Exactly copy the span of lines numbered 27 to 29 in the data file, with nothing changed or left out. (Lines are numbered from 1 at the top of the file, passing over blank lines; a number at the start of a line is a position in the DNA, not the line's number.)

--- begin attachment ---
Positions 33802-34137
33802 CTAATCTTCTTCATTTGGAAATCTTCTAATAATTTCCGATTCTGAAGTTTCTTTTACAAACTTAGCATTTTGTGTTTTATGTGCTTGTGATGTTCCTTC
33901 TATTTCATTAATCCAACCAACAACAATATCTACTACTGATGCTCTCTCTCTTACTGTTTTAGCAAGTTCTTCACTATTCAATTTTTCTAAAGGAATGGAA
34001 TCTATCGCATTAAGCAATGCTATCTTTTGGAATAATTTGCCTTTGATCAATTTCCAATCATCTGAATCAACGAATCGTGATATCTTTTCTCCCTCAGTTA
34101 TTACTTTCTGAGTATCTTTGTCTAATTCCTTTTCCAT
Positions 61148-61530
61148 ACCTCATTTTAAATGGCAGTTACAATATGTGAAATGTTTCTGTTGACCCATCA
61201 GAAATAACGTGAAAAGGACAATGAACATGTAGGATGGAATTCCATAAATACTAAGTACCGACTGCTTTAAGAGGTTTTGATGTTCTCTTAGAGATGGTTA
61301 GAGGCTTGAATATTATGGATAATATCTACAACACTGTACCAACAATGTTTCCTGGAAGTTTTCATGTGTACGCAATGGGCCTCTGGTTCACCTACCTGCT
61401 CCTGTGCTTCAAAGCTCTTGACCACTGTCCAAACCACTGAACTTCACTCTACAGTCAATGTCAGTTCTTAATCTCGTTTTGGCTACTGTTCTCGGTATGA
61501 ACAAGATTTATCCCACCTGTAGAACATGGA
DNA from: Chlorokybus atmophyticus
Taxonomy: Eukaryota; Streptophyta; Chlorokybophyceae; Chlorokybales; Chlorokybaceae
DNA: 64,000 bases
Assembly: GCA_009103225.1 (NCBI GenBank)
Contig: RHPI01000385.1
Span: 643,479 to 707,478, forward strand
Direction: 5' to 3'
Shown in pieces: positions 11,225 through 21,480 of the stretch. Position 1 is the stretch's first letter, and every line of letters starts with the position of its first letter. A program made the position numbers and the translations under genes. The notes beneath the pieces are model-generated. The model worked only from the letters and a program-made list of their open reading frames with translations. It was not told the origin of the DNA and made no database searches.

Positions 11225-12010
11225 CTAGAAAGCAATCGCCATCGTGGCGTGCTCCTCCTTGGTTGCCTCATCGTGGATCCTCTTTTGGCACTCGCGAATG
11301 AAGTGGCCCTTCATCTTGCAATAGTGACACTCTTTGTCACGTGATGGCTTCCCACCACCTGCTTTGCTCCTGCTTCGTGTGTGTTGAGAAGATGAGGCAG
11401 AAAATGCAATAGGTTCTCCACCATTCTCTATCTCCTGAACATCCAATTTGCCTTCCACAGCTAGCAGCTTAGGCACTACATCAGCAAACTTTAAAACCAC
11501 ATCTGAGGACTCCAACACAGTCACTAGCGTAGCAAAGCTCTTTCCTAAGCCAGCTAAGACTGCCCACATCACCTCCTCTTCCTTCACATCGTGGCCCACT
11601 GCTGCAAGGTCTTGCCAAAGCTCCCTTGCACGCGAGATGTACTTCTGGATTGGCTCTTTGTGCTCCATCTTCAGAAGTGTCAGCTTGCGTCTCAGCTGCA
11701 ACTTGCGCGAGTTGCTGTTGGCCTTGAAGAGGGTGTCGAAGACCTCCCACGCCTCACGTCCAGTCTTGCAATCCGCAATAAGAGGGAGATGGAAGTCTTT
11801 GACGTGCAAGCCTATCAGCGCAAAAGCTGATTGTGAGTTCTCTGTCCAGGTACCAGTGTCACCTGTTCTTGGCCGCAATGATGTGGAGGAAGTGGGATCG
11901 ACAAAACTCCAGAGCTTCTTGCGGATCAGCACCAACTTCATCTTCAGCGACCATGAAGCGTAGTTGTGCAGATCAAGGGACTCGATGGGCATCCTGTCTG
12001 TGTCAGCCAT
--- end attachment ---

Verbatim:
11801 GACGTGCAAGCCTATCAGCGCAAAAGCTGATTGTGAGTTCTCTGTCCAGGTACCAGTGTCACCTGTTCTTGGCCGCAATGATGTGGAGGAAGTGGGATCG
11901 ACAAAACTCCAGAGCTTCTTGCGGATCAGCACCAACTTCATCTTCAGCGACCATGAAGCGTAGTTGTGCAGATCAAGGGACTCGATGGGCATCCTGTCTG
12001 TGTCAGCCAT